Blake and I had been fishing for three days aboard the Sea Quest when we pulled up to “Lobster” (EB 873). We decided to make a quick bounce dive for grouper before it got dark. We got our gear together and suited up for the dive. We both had 2500psi of air in our tanks - 500psi short, but no big deal since we have done “a lot worse on a lot less.” The dive plan was to drop down to 200ft, stick a couple of grouper, come up to 60ft and look for lobster. We splashed down and began our descent. We were side-by-side the whole way down and everything seemed to be fine. When we hit 200ft, the visibility became very poor due to the lack of light and the nitrogen narcosis was coming on heavy. You could see up, but you couldn’t see down. The visibility was about 15-20ft. Blake and I were side-by-side when I spotted 2 groupers. One took off, but I was able to make a shot on a decent sized scamp. He went into the conductors, but I was able to pull him up and out. I was about 10ft above Blake at that time. He was not chasing any fish, nor did I see any more grouper. I kicked up a little while trying to get my grouper under control. When I looked down, Blake was following me up. I got to about 160ft and when I looked down I did not see Blake - only a stream of bubbles coming from where we had just been. This has happened before; I can see his bubbles, he is right there, and he will be up in a second. I never heard a spear gun fire. I waited and waited. I’m not sure how long I waited, but once my mind told me to go see what’s going on, I headed back down to see if he was okay. I followed his bubbles back to around 200ft, maybe deeper. My depth gauge only went to 200ft, so I’m not sure how deep I went since I was not wearing a computer. The light was cutting out and it was very dark and the narcosis was heavy in my head. I noticed the bubbles I was following were very small, and I questioned if this was something from the rig because this doesn’t seem like bubbles Blake would make. Had he ascended on the other side of the conductors? I swam up to about 140ft and looked up and out, scanning every bit of the rig I could see. No Blake. I went back down to about 180ft to see if I could find the bubbles I had seen earlier, but they were gone and this was about as far as I could go down without the light cutting out completely. I was low on air and I knew my bottom time was up. I headed up, praying to see him looking for lobster at 60ft and wondering what the hell I had been doing down there. I scanned the water the whole way to 25ft and I did not see a sign of Blake. I had to make a short safety stop which was only a minute or two, max. This was the longest minute of my life. I prayed that I would hit the surface and I would see him climbing on the boat. Once I hit the surface, I began to scream to the boat, “Where’s Blake!!?” When the crew on the boat threw up their hands and said they had not seen him, I knew he was gone and something must have happened when we were ascending. I immediately told the crew to grab another tank. I couldn’t go back down because of the nitrogen in my body, but Alex grabbed my gear and splashed down to go look for Blake. This was the quickest I have ever seen anyone swap gear and splash back down. Alex could only make it down to about 70ft before the light cut out on him. After about 10 minutes, Alex surfaced with no luck. In the mean time we scanned all around the rig to see if he had been washed out by the current. Mr. Mark called the Coast Guard, gave them our position and notified them that we had lost a diver. They were sending a cutter and a chopper ASAP. It was now dark and shock began to set in. The next thing I can remember was calling Louis and Rafe to see if they could help. Then, I made the call to rs. Cindie, Blake’s mom.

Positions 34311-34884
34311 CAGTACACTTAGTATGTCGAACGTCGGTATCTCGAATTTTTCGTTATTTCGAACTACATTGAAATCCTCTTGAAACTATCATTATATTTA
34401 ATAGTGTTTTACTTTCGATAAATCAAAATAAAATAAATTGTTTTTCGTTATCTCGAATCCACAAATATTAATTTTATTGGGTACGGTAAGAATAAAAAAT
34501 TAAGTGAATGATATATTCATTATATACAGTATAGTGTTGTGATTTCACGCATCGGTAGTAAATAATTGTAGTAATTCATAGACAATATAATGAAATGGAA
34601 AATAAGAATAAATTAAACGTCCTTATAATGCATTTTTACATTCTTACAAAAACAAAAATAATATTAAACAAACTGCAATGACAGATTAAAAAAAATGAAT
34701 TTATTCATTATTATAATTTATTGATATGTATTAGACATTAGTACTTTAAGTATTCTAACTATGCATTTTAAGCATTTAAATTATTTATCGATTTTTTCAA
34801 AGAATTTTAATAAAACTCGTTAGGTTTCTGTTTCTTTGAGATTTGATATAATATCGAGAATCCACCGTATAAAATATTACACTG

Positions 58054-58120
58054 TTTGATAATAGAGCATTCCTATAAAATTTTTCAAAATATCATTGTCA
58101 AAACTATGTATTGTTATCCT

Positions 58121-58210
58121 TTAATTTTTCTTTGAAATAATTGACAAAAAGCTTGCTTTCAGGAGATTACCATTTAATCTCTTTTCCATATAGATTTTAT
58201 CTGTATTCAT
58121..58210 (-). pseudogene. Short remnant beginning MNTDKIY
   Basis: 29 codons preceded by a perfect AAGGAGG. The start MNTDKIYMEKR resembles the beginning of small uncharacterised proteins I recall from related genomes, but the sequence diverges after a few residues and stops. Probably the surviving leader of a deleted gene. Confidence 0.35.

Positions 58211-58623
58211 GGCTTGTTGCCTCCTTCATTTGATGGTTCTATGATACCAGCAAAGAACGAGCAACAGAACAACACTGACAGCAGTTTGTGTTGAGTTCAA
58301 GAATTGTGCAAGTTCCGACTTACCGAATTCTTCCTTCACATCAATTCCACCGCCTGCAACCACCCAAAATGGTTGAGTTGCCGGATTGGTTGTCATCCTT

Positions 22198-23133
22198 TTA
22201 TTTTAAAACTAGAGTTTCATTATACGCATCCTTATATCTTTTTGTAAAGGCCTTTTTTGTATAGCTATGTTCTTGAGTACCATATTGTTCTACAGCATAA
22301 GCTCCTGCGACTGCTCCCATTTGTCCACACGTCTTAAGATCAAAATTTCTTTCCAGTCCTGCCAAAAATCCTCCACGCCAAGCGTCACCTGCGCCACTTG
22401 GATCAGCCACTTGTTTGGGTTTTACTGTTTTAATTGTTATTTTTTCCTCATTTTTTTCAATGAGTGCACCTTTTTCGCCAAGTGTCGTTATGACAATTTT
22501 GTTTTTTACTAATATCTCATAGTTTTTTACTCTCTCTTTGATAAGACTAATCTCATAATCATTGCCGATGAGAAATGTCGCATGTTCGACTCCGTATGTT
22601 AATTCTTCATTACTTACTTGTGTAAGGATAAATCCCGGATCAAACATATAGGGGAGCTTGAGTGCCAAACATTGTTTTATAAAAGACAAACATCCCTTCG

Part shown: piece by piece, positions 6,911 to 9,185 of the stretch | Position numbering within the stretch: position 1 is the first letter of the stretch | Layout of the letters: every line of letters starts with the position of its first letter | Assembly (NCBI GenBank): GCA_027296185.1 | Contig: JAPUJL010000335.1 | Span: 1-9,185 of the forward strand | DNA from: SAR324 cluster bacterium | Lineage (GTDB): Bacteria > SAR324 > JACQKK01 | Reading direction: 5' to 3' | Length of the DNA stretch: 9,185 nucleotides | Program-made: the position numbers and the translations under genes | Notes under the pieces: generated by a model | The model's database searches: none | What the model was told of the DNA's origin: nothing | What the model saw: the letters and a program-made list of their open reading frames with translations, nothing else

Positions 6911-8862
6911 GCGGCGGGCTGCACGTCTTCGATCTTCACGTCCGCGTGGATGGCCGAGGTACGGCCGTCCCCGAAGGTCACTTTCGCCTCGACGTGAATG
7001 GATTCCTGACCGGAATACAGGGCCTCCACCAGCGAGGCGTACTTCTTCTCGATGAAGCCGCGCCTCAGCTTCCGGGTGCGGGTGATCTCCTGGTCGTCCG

Blake was my best friend and brother, I miss him so much. He would not want us to cry for him, just “tighten up” and keep on rollin’. I am so honored to have had the pleasure of calling him my friend. He was one of the most interesting and genuine people I have ever met. He will forever live in my memories.